We don't mean standoff as in a room full of actors pointing guns at one another; rather, small rubber pegged feet that not only keep the ladder from scratching the side of your home's exterior, but they also keep it from swinging uncontrollably once you're climbing down it.

Standoffs exist to create space between the rungs of the ladder and the wall, increasing the stability of the ladder itself, decreasing the amount of damage done to your siding, and, most importantly, giving you enough room to climb down without injury.

Drill, Baby, Drill!

I used to love fire drills. The long, tedious school day, indiscernible from the days before it, indicative of the days to come, could sometimes drag on endlessly. Then you'd hear it: that piercing, shrill alarm. Almost without thought your body would rise and head toward an exit, in an orderly line, of course.

Once outside, in the fresh, clean air, away from textbooks and chalkboards, away from droning teachers and looming bullies, there was the hint of freedom. Fire drills serve two important purposes. First, they train the body to act without interference from the mind. Second, they break up the monotony of quotidian suburbia.

Choosing the right ladder will make your drilling process that much nicer, as deployment and resetting will be easier, and the climb down less frightening. The first thing to consider, however, is how much ladder you actually need. Every ladder on our list can be purchased in a variety of lengths to suit the needs of your home. Count the stories up to your highest window, then buy a ladder that goes one higher.

Trust me, the last thing you want to do is buy a two story ladder today, only to move into a three story home next year and have to replace it. Also, take a look at the weight of each ladder and its relative ease of use. If you mean for a child to deploy it for themselves, make sure they can handle it.

England To The Rescue

In the late 1700s, an Englishman by the name of Daniel Maseres invented the first fire escape of any recognizable kind. Though you may picture a device more medieval than practical, they were actually window-deployed ladders, just like the ones we're discussing today.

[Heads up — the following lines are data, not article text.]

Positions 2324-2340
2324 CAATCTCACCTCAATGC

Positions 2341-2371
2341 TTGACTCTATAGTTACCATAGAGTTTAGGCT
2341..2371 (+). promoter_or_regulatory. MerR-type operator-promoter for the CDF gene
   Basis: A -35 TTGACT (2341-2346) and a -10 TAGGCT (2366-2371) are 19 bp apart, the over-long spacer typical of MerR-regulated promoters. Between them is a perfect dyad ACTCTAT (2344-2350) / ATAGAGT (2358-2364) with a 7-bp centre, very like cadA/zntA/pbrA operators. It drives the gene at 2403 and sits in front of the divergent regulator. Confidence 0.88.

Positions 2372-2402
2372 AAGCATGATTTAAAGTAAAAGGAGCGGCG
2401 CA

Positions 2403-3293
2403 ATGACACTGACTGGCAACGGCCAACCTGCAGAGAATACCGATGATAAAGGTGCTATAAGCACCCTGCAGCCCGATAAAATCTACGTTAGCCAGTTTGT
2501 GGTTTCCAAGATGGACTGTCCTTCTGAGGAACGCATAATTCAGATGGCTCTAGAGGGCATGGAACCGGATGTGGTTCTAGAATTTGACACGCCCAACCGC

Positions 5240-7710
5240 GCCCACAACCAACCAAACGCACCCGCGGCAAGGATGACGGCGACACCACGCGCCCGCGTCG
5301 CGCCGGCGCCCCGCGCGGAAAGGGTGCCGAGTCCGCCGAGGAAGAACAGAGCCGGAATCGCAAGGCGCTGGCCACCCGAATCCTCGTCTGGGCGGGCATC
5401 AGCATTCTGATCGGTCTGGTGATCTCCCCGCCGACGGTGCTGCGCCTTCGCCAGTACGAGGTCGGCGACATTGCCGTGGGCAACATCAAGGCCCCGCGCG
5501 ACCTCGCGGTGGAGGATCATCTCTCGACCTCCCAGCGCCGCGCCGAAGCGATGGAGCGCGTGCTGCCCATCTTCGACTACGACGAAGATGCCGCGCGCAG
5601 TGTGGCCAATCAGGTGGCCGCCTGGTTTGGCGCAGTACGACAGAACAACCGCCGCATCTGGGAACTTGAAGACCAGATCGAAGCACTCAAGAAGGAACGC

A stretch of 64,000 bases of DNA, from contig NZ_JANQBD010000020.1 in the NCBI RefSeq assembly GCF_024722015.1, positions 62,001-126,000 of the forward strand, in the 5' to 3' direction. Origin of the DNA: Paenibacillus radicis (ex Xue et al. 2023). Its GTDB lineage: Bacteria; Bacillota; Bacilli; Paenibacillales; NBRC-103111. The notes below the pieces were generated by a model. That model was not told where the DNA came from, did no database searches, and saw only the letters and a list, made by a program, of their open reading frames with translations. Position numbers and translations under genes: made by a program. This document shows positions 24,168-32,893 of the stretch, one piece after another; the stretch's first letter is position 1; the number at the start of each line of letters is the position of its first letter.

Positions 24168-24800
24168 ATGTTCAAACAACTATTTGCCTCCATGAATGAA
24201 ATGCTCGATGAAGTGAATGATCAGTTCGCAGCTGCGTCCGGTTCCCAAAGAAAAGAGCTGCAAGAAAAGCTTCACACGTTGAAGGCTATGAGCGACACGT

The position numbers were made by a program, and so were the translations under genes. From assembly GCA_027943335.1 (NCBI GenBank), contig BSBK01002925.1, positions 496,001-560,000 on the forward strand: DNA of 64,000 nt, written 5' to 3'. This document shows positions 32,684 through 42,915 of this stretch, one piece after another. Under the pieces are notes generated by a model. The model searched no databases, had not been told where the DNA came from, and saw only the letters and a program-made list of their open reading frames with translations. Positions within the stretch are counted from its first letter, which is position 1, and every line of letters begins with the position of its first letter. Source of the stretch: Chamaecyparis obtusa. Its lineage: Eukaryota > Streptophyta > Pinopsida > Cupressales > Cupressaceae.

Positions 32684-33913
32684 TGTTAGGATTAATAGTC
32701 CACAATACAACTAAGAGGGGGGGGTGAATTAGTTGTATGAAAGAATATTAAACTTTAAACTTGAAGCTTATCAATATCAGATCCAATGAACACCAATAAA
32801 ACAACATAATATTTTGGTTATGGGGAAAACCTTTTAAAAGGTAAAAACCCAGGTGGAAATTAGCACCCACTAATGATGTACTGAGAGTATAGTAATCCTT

The superintendent of the Royal Society for the Protection of Life from Fire improved on the idea, and the english fire escape was on its way. The US wouldn't have an official patent on a fire escape system until nearly 100 years later.

As cities grew, building codes demanded that construction include metal fire escapes, which led to a decline in the need for the deploying ladders of our page. But since the end of the Second World War, suburban sprawl has spiraled out of control, and individual homes require no such escapes in their building codes, leaving the escape routes up to the homeowner.

Thanks in large part to that sprawl, and also due to the increased flammability of housing materials and furniture manufactured overseas, these ladders are more important than ever.

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Last updated on October 17, 2017 by Daniel Imperiale

Daniel is a writer, actor, and director living in Los Angeles, CA. He spent a large portion of his 20s roaming the country in search of new experiences, taking on odd jobs in the strangest places, studying at incredible schools, and making art with empathy and curiosity.